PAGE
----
Regional Reviews: New Jersey
A Body of Water: An Entertaining Puzzle
Also see Bob's review of THIS
A man and a woman, both middle aged, awaken one morning to find themselves in a handsome summer home. The property is surrounded by a body of water. They have no memory of who they are, whether or not they have previously met, or how they got onto the island. They don't even know if the handsome bathrobes they are wearing belong to them. Each has a random memory of a past event: His concerns his mother and hers is about a college boyfriend, but their attempts to find clues to their identities and situation lead them nowhere.
After the pair have dressed for the day, a peremptory young women enters offering breakfast. Is she a caregiver? Either or both's daughter? CIA? Do they wake up like this every day? The young woman's name is Wren. There is an edge to her. She seems annoyed by the burdens imposed on her by the hapless pair. Wren tells them that they (he in a wallet, she a purse) have identification in their bedroom. They discover that his name is Moss and hers is Avis. They each have different surnames, but the same address.
Step by step, Wren reveals the mystery. Five months earlier, Moss and Avis called 911 to report their 11-year-old daughter Robin missing. Two months ago, Robin's body was found in the lake. She had been murdered. Cause of death: blunt force trauma. All of the evidence points to Moss and Avis as the perpetrators. There are no other suspects. No one believes their claim of memory loss. Wren is an investigator in the employ of their lawyers, trying to get them to recall the events in order to help them prepare a viable defense. Is this really true or is there another or additional truth? Are we watching a serious intellectual and/or existential play or are we in "Twilight Zone/Dead of Night" territory? Is there one truth to be ascertained or is the truth in the eye of the beholder?
It would be unfair to reveal the further twists and turns that it has in store. Suffice it to say that A Body of Water skillfully blends theatrical styles across a spectrum ranging from Harold Pinter and Edward Albee all the way to Agatha Christie and Val Lewton's classic horror movie Dead of Night.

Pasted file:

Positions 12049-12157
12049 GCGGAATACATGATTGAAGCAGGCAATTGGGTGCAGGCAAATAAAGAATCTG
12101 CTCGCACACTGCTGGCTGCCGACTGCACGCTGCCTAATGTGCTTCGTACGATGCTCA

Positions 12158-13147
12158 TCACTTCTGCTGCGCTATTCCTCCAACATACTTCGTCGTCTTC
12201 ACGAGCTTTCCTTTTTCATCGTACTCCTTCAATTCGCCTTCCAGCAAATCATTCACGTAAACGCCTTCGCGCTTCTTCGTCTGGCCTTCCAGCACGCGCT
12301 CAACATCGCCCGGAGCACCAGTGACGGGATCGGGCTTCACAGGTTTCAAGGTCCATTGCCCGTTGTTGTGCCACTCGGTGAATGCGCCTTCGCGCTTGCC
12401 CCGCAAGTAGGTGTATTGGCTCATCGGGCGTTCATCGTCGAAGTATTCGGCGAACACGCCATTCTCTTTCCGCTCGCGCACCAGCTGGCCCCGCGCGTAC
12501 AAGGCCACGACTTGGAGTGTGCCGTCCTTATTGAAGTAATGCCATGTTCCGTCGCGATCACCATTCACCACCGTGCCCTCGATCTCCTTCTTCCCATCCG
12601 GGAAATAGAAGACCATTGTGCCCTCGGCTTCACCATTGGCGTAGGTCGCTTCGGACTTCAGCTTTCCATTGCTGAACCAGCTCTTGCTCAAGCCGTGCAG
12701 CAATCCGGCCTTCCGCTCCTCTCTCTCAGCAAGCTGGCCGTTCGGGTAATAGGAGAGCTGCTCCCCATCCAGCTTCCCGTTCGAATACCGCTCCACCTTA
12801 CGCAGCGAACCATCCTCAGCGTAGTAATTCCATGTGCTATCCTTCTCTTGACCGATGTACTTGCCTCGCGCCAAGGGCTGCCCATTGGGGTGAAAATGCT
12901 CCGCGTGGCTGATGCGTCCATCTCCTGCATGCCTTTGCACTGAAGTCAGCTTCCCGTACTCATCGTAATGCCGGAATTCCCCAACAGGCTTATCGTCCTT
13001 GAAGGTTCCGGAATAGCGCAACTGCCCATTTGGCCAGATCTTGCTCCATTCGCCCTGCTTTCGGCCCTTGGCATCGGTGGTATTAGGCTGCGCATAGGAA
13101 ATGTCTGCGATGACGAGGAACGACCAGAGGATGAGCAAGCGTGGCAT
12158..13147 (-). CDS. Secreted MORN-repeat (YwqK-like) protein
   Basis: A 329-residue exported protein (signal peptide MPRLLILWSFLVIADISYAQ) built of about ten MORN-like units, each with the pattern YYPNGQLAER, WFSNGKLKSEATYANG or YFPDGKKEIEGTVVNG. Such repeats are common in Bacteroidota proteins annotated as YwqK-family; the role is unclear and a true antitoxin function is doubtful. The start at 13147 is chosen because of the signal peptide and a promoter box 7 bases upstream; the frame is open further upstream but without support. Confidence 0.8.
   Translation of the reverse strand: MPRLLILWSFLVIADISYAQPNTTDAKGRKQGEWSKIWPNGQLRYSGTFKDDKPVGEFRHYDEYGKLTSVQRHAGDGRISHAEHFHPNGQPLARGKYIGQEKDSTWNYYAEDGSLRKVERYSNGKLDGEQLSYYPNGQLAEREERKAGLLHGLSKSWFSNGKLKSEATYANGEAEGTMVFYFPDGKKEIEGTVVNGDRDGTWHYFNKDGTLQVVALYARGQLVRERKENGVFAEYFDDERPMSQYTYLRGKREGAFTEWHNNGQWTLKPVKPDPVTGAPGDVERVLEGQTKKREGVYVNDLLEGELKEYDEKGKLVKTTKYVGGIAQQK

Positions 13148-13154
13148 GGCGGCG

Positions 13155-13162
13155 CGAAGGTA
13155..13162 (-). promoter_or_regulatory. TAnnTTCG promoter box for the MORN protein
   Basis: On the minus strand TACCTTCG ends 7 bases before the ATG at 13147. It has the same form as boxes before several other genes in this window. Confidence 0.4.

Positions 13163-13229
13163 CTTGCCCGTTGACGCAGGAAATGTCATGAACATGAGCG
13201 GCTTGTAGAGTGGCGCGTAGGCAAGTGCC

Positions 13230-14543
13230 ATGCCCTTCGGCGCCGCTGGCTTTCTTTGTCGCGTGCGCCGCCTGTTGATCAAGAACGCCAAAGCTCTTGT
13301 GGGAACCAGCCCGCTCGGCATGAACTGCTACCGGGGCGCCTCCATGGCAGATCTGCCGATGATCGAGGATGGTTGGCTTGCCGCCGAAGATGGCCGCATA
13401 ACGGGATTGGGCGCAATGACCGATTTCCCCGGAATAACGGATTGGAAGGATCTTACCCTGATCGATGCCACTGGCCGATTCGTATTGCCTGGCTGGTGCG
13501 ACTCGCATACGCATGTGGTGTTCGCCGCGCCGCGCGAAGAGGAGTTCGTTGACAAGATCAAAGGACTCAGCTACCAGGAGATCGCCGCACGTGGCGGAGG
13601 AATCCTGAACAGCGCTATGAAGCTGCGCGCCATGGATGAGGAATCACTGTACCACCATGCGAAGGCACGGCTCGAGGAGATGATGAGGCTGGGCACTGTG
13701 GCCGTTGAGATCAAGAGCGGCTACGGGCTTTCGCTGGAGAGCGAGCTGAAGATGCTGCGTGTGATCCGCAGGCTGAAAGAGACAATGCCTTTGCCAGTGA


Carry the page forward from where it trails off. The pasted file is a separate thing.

Unlike the dark and menacing nihilistic works of Harold Pinter, Lee Blessing strives (successfully) to provide stimulating, accessible entertainment. Are weighty matters such as the unreliability of memory and the mechanisms we employ to cope with loss, betrayal and guilt part of the fabric here? Possibly. There are interpretations which would support such a view. However, whatever weighty matters are introduced, they are made part and parcel of the entertaining game that Blessing has designed for us.
How do actors create details when portraying characters whom the author denies them any self knowledge? Well, all the information at hand would indicate that they are well educated and well-off. Thus, combining her striking, stylish stage carriage and presence with a degree of haughty reserve, Heather Wahl brings three dimensional life to Avis. By way of contrast, Jerry Lazar is a more rough-hewn Moss. There is support for such an interpretation in the script, as Moss has them expose themselves to one another claiming that seeing the other's body might trigger memories in each of them.
In recent seasons, Jenelle Sosa has established herself as arguably New Jersey's finest young actress. Sosa is blessed with a soulfulness which she combines with her intuitive acting to enable her to imbue the enigmatic Wren with an arresting variety of colors. Sosa's strong performance led me to an interpretation of the play which would make Waiting for Wren an appropriate title for it.
Michael Bias clearly understands the game that is afoot for he has directed with a light touch, adroitly capturing the mind teasing tone of the play. Jasmine Vogue Pai has designed a commodious, classy summer home living room with a series of large windows which provide us with a full view of the surrounding grounds and lake. This background has been most attractively drawn by scenic painter Ian Gryner. The sets and background are enhanced by the effective lighting design of Amanda Clegg Lyon. Terry Thiry has provided classy dresses which reflect the level of the surroundings and hang perfectly on both Wahl and Sousa. Her Asian style bathrobe for Lazar is quite a show in and of itself.
Lee Blessing was nominated for a Tony Award and the Pulitzer Prize for his A Walk in the Woods which had a 150 performance Broadway run in 1988. The Garage Theatre production of his clever and entertaining A Body of Water presents a good opportunity to either acquaint or reacquaint yourself with his work.
A Body of Water continues performances through November 14 (Thursday, Friday and Saturday 8 pm/ Sunday 3 pm) at the Garage Theatre Group in residence at the Becton Theatre on campus at Fairleigh Dickinson University, 960 River Road, Teaneck 07666. Online: www.garagetheatre.org; box office: 201-569-7710
A Body of Water by Lee Blessing; directed by Michael Bias